On September 10th, Hurricane Irma was predicted to hit Central Florida, and I was clueless as to what to do. This was the first hurricane I would experience in my new home. I had water. I had gas. I had peanut butter and bread. My home is in front of a pond. Would it flood? There are several, beautiful pane-less windows and doors, would they break? Should they be boarded with wood? Could I find someone to do it?
I was touched that an old friend and colleague from Atlanta had invited me to her home but I politely declined. I had no idea what to expect and quietly made peace with the fact that I could literally die.
I met my next door neighbor the day before the storm hit and she allayed some of my fears about the pond. For the next 30 minutes we bonded, exchanged phone numbers and I promised I’d come over if things got too scary.
My neighborhood lost cable at 7:30 p.m. and then power 3 hours later. The storm came with a vengeance but the next morning, gratefully, my home was intact. No major damage, only torn screens.
My yard was a disaster filled with debris but ironically, the neighbor across the street was someone I knew but hadn’t seen in over 15 years. He showed me how to get my garage door open without power. We contracted a beautiful family who owned a landscaping business that was cleaning up our neighbor’s yard. They were from the country that our 45th President wanted to build a dreadful wall to them keep out. How ironic it is that the very people he wants to exclude are the people that help our economy the most.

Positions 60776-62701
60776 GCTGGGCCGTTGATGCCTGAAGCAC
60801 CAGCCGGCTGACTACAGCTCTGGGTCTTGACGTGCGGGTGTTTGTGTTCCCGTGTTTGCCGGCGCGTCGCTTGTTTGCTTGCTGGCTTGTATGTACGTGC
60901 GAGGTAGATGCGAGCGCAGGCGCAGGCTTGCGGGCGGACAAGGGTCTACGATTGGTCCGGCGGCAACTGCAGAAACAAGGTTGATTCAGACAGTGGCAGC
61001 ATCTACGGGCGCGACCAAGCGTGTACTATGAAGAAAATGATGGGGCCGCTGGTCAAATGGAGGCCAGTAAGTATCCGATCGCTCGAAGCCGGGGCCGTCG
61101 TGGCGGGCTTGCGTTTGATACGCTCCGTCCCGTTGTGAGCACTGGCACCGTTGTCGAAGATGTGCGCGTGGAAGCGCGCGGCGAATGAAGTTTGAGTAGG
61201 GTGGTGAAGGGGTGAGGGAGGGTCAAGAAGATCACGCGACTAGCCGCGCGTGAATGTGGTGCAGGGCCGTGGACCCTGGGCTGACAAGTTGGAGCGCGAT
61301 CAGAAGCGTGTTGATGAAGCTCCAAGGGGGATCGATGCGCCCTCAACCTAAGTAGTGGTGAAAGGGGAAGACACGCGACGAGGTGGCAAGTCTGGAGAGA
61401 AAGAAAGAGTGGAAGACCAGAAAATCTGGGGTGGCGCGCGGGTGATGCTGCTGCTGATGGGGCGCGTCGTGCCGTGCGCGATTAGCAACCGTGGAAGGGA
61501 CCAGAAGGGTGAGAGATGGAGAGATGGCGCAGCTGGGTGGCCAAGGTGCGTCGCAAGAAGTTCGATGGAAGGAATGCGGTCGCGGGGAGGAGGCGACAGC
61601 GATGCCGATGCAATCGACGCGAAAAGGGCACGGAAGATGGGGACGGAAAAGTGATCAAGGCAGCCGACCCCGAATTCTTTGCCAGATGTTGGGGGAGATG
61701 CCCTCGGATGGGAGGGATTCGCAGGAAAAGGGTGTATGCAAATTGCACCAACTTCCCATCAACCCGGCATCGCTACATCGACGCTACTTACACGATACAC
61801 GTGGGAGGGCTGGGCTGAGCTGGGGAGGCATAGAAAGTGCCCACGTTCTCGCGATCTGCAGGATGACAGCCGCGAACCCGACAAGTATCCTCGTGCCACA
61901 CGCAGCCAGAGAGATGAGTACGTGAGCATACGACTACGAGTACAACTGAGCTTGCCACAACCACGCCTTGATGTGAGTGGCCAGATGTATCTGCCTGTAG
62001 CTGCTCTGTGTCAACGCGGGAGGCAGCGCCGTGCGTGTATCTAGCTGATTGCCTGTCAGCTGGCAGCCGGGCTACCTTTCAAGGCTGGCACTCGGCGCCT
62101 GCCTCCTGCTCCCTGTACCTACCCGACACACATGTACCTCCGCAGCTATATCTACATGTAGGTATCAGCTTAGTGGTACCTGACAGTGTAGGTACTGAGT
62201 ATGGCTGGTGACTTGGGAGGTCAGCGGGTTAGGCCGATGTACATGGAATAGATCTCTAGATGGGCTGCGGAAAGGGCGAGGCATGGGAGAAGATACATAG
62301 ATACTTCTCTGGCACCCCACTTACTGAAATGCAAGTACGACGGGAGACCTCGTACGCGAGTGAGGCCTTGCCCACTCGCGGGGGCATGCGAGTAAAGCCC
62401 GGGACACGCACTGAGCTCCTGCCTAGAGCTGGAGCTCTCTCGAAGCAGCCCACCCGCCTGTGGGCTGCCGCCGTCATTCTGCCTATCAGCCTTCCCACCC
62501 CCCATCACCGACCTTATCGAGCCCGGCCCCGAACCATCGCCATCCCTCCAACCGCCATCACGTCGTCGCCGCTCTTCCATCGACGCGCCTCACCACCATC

Neither my sons nor their father called to see how I was doing but 18 friends and family members did. What I learned from surviving that hurricane is that I was never alone. The power of love is far greater than the power of fear. God’s love through his angels that walk right here on earth were always with me. I didn’t die. I got stronger.